“For many women in Japan, the high prices of emergency contraceptives, the absence of many hospitals on weekends and at night and the obstruction of obstetrics and gynecology hinders their visits,” says Asuka Someya, chairperson of Pilcon. “I think the issue is that conservative men with power neglect the importance of SRHR (sexual reproductive health and rights),” says Someya. “In Japan, sexual matters have long been a taboo and has not been discussed or emphasized in public. As the WHO advocates, contraception is essential, and in the Covid-19 pandemic, it is a natural right for all women to have access to contraception.”
“Those who don’t have access to the EC pill are forced to endure the possibility of becoming pregnant and giving birth or choosing to have an abortion”
Those who do not have access to the emergency contraceptive pill are forced to endure the possibility of becoming pregnant and giving birth or choosing to have an abortion, which in Japan can cost anywhere between ¥80,000 to ¥550,000 include your male partner’s signature on a permission form. Victims of sexual assault can receive financial support for EC, but only 3.7% of victims go to the police due to Japan’s limited definition of rape and an environment that runs rampant with victim-blaming as seen in the case of Shiori Ito.
“I feel they don’t understand how serious and how hard [it is] for a woman to face the fear of unintended pregnancy,” says Fukuda from #nandenaino. “And it’s really sad that such people who really, really don’t understand the core feelings of women are in such a top place of managing women’s health in Japanese society.”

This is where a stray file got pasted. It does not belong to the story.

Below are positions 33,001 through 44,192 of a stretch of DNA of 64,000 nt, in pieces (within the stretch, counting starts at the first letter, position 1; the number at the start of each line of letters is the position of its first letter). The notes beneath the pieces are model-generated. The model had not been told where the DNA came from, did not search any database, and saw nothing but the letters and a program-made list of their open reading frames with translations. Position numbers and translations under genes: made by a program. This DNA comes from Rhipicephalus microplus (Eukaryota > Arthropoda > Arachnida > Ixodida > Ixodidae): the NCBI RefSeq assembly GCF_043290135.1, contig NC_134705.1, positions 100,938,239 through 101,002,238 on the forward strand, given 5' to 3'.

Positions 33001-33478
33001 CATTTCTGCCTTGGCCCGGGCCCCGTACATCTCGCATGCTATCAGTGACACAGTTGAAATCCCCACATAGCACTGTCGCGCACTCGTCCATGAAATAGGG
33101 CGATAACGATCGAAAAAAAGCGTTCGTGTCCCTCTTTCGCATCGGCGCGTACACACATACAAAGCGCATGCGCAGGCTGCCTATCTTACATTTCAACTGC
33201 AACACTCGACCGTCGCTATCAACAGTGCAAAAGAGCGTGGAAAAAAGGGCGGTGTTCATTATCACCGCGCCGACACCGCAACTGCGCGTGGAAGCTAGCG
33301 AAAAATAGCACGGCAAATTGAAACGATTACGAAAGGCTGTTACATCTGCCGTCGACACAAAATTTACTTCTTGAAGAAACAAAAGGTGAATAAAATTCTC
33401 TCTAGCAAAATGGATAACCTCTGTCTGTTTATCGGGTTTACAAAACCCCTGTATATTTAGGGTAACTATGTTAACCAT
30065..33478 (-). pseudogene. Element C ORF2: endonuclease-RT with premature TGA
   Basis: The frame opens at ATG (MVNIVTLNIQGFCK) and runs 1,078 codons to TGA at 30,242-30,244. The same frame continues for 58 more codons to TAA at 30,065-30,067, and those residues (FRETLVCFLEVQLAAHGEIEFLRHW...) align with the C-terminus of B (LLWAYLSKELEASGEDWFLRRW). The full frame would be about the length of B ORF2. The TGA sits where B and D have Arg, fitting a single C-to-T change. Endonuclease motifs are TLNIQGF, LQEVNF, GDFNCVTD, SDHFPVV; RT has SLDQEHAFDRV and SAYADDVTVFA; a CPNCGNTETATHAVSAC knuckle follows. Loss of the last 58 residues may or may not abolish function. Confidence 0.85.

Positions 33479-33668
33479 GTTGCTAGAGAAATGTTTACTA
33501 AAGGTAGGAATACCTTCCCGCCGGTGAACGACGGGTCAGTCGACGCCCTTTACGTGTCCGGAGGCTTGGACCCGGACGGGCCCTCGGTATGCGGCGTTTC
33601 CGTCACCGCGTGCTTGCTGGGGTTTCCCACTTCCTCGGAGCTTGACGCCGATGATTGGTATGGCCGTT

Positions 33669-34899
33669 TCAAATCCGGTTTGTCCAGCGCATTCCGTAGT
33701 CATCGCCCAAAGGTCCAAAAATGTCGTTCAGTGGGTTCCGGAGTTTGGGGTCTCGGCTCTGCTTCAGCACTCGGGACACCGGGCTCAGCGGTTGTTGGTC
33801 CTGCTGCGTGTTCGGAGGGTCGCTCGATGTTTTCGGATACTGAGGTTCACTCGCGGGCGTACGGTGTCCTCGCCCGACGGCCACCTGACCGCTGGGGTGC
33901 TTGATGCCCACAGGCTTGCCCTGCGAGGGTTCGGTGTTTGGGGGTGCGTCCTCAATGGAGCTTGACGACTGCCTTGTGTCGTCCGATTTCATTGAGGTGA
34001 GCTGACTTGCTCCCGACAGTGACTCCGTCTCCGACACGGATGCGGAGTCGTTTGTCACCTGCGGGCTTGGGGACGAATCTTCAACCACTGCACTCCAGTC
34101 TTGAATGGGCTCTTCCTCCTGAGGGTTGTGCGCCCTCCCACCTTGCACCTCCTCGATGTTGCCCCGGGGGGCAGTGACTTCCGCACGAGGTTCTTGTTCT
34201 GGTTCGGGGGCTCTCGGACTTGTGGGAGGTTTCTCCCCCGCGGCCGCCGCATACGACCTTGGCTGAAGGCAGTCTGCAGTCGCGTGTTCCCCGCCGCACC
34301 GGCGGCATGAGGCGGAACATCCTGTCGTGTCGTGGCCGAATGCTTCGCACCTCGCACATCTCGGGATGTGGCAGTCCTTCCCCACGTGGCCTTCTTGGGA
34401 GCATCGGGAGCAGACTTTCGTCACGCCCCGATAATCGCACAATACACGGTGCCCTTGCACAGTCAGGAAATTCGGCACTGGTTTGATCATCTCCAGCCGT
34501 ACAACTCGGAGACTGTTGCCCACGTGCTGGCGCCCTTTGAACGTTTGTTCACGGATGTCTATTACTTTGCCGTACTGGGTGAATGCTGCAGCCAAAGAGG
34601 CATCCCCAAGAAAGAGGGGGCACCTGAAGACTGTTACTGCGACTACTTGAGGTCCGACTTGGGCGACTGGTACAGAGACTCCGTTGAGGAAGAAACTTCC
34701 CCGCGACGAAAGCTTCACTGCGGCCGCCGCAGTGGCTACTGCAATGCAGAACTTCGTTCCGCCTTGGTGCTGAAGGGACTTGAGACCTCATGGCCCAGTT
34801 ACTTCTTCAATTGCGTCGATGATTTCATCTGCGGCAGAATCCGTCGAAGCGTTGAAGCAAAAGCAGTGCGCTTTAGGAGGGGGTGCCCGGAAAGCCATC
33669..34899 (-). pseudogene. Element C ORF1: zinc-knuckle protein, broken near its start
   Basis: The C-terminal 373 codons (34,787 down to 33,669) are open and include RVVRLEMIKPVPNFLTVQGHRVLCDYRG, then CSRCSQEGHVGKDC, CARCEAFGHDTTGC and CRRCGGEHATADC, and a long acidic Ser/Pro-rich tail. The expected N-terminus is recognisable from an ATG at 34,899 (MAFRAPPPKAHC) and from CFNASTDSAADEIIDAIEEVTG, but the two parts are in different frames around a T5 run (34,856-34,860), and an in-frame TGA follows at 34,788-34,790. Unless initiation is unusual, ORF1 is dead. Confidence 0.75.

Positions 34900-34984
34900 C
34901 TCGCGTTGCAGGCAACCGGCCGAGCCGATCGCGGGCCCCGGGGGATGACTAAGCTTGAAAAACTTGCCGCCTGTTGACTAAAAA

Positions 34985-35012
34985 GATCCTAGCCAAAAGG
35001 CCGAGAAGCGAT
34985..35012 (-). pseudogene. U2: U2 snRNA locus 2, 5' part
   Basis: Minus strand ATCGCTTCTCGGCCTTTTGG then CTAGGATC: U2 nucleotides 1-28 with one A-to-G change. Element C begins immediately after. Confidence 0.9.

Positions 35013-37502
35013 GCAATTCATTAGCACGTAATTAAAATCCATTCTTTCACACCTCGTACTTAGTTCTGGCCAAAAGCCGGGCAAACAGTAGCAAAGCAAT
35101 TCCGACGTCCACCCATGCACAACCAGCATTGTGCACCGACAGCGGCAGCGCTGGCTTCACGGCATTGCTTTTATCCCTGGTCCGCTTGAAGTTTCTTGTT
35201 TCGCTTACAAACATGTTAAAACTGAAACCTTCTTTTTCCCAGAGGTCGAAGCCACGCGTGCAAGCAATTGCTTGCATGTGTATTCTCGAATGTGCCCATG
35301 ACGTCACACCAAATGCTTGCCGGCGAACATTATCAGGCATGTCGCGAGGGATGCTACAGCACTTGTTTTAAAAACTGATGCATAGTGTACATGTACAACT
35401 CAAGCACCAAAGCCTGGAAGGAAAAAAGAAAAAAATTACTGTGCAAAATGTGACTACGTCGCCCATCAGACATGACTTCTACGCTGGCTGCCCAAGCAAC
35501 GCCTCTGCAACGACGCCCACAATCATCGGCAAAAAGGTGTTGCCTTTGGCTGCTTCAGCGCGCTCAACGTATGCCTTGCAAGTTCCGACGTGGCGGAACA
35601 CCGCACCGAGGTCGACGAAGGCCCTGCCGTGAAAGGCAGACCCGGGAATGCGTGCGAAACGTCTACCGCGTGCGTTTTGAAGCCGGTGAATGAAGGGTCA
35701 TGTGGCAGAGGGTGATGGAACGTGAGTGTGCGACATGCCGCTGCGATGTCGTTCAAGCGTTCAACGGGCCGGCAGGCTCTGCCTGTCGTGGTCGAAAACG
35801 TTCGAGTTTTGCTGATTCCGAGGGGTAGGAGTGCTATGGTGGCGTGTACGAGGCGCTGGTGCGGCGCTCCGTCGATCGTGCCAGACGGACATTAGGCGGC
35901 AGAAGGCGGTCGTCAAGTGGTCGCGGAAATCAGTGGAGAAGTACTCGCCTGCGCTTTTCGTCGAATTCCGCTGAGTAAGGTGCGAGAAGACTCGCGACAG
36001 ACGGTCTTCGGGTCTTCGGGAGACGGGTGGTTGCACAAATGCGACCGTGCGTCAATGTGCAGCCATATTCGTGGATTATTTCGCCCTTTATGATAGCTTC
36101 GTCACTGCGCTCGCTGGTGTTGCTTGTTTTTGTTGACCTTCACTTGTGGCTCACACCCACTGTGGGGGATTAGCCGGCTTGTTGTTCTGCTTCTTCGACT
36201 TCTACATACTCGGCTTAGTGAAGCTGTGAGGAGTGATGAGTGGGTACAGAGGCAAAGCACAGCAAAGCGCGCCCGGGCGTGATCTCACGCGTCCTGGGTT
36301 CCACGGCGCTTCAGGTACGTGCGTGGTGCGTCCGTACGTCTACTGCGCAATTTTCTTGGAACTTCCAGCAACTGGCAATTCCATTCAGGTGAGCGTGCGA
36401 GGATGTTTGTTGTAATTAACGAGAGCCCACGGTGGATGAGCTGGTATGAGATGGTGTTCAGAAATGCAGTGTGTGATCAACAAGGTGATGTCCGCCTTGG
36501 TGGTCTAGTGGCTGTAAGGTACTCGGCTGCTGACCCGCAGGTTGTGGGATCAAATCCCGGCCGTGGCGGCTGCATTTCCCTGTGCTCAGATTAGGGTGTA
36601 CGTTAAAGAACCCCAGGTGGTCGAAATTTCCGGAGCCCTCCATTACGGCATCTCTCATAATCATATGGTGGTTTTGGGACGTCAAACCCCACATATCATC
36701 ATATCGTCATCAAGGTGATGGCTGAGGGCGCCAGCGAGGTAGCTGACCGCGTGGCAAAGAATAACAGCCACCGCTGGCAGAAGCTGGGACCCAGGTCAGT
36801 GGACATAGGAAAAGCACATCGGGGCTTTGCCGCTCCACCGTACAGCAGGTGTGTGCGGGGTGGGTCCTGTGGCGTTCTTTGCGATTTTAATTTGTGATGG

In a recent survey conducted in May of 2020 by Pilcon and #nandenaino, 94.1% of women agreed that the emergency contraceptive should be made available at pharmacies. The main reason women gave up trying to get oral contraception was the expense. The second reason was the fear of getting Covid-19. Someya says the third primary reason for giving up is the fear of getting an adverse reaction from the gynecologist.
Limited sexual health education and lack of contraceptive options
Japan ranks 121st in gender equality out of 155 countries. As a country rather infamous for its overtly sexualized sensibilities, there lingers an insidious irony in the lack of sexual health education and protection. According to research at Pilcon and #nandenaino, 82% of people having sex in Japan use condoms as their primary method of contraception, and just 4% of women use other contraception options such as the pill or an IUD. Other forms of contraception are not available in Japan and many doctors are unfamiliar with them. Condoms, which have a failure rate of about 20%, can break or be misused, and yet there still remains resistance from medical professionals, evading accessibility to an emergency pill that they’re paradoxically creating a higher need for.
Noriko, 45, a mother living in Tokyo, relates that she learned about reproduction through a rather shocked childhood friend at ten years old. “I was never taught about sexual interaction, I think it depends on the generation. [I read] there was a program to teach sexual education in Japan, but the conservative politicians turned it down.” Noriko says she hopes Japan improves sexual education policies. “I think both girls and boys need appropriate sex ed [in order] to respect our bodies. Especially boys.”
Similarly, Yoko, a college professor in her 40’s, shares the single sexual health orientation experience she had in elementary school. “I watched a video about periods with male students when I was about 10 years old. A male teacher showed us the video and he explained nothing because he didn’t have any experiences [with that].”
Yukiko, 36, a clinician, describes her experience in equally underwhelming terms, lamenting the lack of information she was given both in school and as an adult. “Condoms are the main resource for contraceptives for me too. I was not familiar with getting the doctors’ pills because we can buy condoms at the stores easily. It’s all about accessibility.”
Margherita, 24, from Italy, was disappointed after her first visit to a clinic in Japan. “The whole gynecologist world [in Japan] is very ‘old.’ I was using the nuvaring and I had to switch back to the pill because [the nuvaring] doesn’t exist in Japan and you can’t get a prescription. I printed some things off the internet before going to the clinic and basically, I had to explain to the doctor what it was and how it works.” Other international residents in Japan attest that some clinics didn’t provide the option of using an IUD until recently.